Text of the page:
This week’s question of the week comes from ECW reader Dwight Hughes:
I have a question for you experts: Everyone talks about Jackson’s brilliance at Chancellorsville. What about Second Manassas? The flanking movement at Chancellorsville was excellently conceived and executed, but wasn’t it after all reactive, ad hoc, almost a “hail Mary”?
Hooker had taken the initiative, flanked Lee, and pulled him out of his strong position at Fredericksburg into the Wilderness. Lee was in trouble and was saved by Hooker’s hesitance as well as by Jackson.
However, for Second Manassas, Jackson had the initiative throughout the campaign: He got way behind Pope between him and Washington, captured a major depot, disrupted Union supply lines, fell back into a strong defensive position, waited for Pope to find him, and then held him off until Lee and Longstreet snuck up on Pope’s flank and almost destroyed him.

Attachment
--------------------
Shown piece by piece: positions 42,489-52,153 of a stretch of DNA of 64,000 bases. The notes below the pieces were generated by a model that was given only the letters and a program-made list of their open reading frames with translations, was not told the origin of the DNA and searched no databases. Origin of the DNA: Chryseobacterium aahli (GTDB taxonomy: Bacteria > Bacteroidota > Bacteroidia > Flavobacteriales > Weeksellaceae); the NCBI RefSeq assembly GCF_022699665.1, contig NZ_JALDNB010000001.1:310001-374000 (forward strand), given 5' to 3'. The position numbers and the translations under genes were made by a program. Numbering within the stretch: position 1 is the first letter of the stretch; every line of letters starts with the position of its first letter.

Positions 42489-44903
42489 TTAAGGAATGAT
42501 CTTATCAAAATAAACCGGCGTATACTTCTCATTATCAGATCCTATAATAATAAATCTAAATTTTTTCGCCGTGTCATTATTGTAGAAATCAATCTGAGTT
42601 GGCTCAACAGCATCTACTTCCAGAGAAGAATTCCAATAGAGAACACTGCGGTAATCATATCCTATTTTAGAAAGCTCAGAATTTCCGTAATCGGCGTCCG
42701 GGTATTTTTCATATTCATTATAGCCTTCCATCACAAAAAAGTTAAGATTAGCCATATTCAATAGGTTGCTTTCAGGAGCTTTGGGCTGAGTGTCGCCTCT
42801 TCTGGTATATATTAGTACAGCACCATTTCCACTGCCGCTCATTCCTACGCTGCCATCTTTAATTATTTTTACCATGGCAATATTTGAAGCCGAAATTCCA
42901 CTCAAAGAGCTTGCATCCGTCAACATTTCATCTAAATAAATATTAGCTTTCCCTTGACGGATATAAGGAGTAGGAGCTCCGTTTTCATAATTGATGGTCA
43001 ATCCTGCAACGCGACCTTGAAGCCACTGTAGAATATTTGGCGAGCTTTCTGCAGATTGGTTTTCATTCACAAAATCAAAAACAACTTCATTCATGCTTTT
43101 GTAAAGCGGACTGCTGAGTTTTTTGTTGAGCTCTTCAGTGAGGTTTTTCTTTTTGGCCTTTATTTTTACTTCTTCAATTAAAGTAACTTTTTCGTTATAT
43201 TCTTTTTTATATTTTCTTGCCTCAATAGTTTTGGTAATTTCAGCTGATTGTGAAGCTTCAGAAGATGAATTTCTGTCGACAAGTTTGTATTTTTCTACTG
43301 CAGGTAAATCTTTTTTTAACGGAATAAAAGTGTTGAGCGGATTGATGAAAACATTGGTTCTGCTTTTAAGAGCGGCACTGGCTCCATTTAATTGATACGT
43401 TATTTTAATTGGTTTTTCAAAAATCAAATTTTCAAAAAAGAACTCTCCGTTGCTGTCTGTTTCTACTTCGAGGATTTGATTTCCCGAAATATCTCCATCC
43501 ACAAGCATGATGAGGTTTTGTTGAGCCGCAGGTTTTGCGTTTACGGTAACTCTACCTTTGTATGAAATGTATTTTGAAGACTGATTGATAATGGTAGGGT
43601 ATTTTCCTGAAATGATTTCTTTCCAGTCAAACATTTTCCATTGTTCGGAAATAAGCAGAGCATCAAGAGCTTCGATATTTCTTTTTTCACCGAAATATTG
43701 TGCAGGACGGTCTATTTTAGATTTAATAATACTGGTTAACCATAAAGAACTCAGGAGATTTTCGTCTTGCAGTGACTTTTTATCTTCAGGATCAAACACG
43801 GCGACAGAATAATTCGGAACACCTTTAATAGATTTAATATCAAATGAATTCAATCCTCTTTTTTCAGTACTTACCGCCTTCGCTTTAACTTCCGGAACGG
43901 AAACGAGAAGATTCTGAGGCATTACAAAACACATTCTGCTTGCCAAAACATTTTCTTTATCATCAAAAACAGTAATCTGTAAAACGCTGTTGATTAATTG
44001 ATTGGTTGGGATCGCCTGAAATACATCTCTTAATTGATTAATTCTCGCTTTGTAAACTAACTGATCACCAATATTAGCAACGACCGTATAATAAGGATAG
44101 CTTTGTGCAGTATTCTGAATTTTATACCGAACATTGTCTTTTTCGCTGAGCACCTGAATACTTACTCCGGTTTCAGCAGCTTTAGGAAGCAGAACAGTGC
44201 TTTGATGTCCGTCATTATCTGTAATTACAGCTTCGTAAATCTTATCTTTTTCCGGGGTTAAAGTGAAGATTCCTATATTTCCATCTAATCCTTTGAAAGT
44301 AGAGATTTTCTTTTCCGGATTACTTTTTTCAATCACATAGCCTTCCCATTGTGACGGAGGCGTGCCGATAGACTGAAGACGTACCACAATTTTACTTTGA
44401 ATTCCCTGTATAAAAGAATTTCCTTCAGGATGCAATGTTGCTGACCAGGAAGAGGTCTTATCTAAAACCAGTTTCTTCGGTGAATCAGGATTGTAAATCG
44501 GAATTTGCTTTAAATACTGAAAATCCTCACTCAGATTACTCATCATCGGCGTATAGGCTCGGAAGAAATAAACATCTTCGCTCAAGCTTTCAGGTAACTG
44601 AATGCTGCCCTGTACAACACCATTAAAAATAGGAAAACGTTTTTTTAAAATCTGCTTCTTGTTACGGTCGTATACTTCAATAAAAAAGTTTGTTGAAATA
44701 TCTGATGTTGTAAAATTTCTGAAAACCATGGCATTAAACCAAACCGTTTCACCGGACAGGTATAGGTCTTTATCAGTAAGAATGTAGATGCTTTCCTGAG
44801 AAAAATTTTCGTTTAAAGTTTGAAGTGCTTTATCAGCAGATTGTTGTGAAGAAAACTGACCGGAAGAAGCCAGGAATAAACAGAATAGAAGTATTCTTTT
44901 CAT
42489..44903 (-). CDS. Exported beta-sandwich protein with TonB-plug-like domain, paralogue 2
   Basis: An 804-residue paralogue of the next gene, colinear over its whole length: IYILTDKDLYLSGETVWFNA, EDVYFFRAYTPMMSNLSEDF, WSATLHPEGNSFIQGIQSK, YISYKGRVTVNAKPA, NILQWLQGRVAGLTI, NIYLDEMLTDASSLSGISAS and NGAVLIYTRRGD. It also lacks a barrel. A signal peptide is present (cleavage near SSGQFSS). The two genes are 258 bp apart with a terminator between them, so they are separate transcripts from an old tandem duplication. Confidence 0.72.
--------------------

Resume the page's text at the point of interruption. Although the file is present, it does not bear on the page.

I’m not clear how much of that was Lee’s thinking and how much Jackson (or just a great team), or how much was planned or just good decisions at each point. But as a campaign, it seems near perfect and better than Chancellorsville.
What do you think?